Sick Building Syndrome: Acute Illness among Office Workers—The Role of Building Ventilation, Airborne Contaminants and Work Stress
Outbreaks of acute illness among office workers have been reported with increasing frequency during the past 10–15 years. In the majority of cases, hazardous levels of airborne contaminants have not been found. Generally, health complaints have involved mucous membrane and respiratory tract irritation and nonspecific symptoms such as headache and fatigue. Except for rare examples of hypersensitivity pneumonitis related to microbiologic antigens, there have been no reports of serious morbidity or permanent sequelae. However, the anxiety, lost work time, decreased productivity and resources spent in investigating complaints has been substantial. NIOSH has reported on 446 Health Hazards Evaluations that were done in response to indoor air complaints. This data base is the source of most of the published accounts of building-related illness. Their results are summarized here with a discussion of common pollutants (tobacco smoke, formaldehyde, other organic volatiles), and the limitations of the available industrial hygiene and epidemiologic data. There has been one large scale epidemiologic survey of symptoms among office workers. The results associate risk of symptoms to building design and characteristics of the heating/air-conditioning systems, consistent with the NIOSH experience. Building construction since the 1970s has utilized energy conservation measures such as improved insulation, reduced air exchange, and construction without opening windows. These buildings are considered "airtight" and are commonly involved in episodes of building-associated illness in which no specific etiologic agent can be identified. After increasing the percentage of air exchange or correcting specific deficiencies found in the heating/air-conditioning systems, the health complaints often resolve, hence, the term "tight building syndrome" or "sick building syndrome." The importance of social and psychologic factors in the pathogenesis of building-related illness is discussed, and the need for careful communication between workers, management, and public health investigators is stressed. A better understanding of the etiology of sick building syndrome will facilitate the design of preventative interventions and avoid escalation of trivial problems while insuring that hazardous conditions are not overlooked.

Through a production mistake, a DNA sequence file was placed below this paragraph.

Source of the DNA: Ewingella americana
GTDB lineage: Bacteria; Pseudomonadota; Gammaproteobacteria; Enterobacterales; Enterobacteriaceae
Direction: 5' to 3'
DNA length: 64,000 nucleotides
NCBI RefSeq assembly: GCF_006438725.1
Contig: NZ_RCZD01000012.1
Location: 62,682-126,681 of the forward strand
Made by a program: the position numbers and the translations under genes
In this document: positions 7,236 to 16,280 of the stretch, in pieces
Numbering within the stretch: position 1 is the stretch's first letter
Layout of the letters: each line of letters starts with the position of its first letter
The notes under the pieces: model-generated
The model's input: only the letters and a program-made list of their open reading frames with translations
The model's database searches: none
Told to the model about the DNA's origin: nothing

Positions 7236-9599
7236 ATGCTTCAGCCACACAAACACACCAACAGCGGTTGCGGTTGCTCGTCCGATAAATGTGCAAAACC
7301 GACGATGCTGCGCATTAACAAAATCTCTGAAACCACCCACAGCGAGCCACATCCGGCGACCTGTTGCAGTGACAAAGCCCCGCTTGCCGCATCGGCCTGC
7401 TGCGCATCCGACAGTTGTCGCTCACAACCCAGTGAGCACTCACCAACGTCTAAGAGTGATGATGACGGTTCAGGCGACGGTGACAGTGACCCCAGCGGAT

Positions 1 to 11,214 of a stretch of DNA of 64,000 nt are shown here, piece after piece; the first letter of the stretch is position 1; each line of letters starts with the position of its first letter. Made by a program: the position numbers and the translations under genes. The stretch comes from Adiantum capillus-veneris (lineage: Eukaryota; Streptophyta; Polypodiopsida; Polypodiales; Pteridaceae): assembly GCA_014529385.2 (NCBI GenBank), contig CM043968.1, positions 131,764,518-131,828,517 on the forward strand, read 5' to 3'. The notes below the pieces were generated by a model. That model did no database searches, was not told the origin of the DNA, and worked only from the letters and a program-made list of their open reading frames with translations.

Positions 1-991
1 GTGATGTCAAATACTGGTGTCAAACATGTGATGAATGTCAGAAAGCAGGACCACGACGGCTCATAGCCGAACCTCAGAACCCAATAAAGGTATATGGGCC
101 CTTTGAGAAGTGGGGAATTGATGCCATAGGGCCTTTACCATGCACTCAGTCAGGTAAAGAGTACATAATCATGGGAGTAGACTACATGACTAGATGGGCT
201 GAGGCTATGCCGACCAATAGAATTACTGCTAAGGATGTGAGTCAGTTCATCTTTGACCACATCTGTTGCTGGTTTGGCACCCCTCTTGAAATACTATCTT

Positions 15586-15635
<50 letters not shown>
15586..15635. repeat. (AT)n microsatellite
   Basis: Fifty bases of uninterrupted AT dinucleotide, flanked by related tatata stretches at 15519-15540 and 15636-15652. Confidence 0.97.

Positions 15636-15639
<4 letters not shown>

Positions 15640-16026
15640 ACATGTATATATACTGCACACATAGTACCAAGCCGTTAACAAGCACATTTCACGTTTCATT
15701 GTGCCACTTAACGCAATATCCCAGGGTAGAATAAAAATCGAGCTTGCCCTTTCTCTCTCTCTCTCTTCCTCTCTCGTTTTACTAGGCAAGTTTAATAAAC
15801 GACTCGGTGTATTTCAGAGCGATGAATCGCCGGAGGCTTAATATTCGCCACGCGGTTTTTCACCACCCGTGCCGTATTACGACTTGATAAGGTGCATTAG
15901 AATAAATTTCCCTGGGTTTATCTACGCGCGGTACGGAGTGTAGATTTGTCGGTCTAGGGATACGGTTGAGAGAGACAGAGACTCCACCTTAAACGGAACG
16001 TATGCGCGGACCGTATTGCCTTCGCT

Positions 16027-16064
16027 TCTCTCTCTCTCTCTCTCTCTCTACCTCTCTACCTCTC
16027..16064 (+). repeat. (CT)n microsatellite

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Document Type: Research Article
Publication date: May 1, 1990
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